That Special Something

Where on campus can you find an illustration of the charismatic and extinct dodo bird, drawn by the hand of someone who lived among them? The answer, of course, is Special Collections. Even considering the last five months I’ve spent working there, pulling and re-shelving materials from its four chambers—the CC room, Colorado room, Special Editions room, and the vault—I still consider it a treat to have an entire class period, such as today’s, dedicated to a close look at a handful of items. I intend to become as familiar as possible with the collection during my four years, and this morning was another big step in that direction. Not to mention, now I’ve seen a predictably accurate sketch of the dodo bird (while on the previous page is a terrifying, seemingly inaccurate drawing of a flying squirrel).

In this half-block, our objective is to consider the nature of books as objects, rather than engaging in an intense scrutiny of their content, which is a necessary learning activity of your average course. Part of this consideration is the process of printing. Fortunately, the Press at Colorado College is a well-oiled machine (thanks to aficionado Aaron Cohick) that exposes to 21st century students the art of the letterpress. Yesterday we learned to set two sentences of type in preparation for our group printing project.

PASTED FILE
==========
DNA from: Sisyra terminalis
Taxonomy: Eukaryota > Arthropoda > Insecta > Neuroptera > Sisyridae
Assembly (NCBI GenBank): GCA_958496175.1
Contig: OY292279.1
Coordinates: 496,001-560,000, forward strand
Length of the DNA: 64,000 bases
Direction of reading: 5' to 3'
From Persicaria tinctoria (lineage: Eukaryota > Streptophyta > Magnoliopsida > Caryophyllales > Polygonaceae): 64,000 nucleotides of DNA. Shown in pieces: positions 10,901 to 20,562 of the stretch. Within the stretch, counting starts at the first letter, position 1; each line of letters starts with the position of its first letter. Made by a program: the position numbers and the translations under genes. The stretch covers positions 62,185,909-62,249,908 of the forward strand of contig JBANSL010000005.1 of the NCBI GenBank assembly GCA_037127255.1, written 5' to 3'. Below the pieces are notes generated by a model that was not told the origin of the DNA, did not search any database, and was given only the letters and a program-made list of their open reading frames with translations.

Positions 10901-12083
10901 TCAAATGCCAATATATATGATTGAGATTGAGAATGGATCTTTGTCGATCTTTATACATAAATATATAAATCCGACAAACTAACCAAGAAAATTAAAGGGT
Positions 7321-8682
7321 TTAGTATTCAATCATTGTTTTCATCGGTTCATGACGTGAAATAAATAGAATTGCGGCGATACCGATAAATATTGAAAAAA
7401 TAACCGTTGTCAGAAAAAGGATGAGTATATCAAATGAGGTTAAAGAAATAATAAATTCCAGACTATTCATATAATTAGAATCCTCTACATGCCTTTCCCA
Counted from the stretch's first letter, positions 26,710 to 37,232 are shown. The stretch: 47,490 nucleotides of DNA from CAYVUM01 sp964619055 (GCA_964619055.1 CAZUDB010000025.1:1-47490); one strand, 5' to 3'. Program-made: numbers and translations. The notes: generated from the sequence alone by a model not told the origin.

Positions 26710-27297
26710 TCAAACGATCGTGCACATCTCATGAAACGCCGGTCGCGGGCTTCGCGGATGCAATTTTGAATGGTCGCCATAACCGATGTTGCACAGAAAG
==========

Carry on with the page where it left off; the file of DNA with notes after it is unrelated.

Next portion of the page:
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The printing room. (If you’ve ever wondered what’s behind the door next to Taylor Theatre, this is it!)

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The classroom/prep space.

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“I am here; I am happy.”

We have finalized our ideas for the mini-book we will print next week; my two-page spread will include poems and illustrations about banned books and the role they’ve played in society. I’ll also be commenting on what censorship might look like in the future––think Fahrenheit 451 (one of my all-time favorites, by the way).

It turns out that “The History and Future of the Book” is somewhat of a misleading title. Whenever I say it to others after they ask me which class I’m taking, many of them think “the Book” refers to the Bible, when really we’re looking at all books, not just the one that’s been printed, bought, and sold the most. Thank goodness, because it’s quite fascinating to think about where books have their origins, how they function in today’s world, and what they might look like in 100 years (Kindles only? Not enough trees to make paper?).  Hopefully, the book my classmates and I produce will encourage its readers to think about the same ideas.

Anna

STL native, Class of 2019, Student Assistant @ Special Collections, Food Rescuer, podcast lover, future scientist :-)

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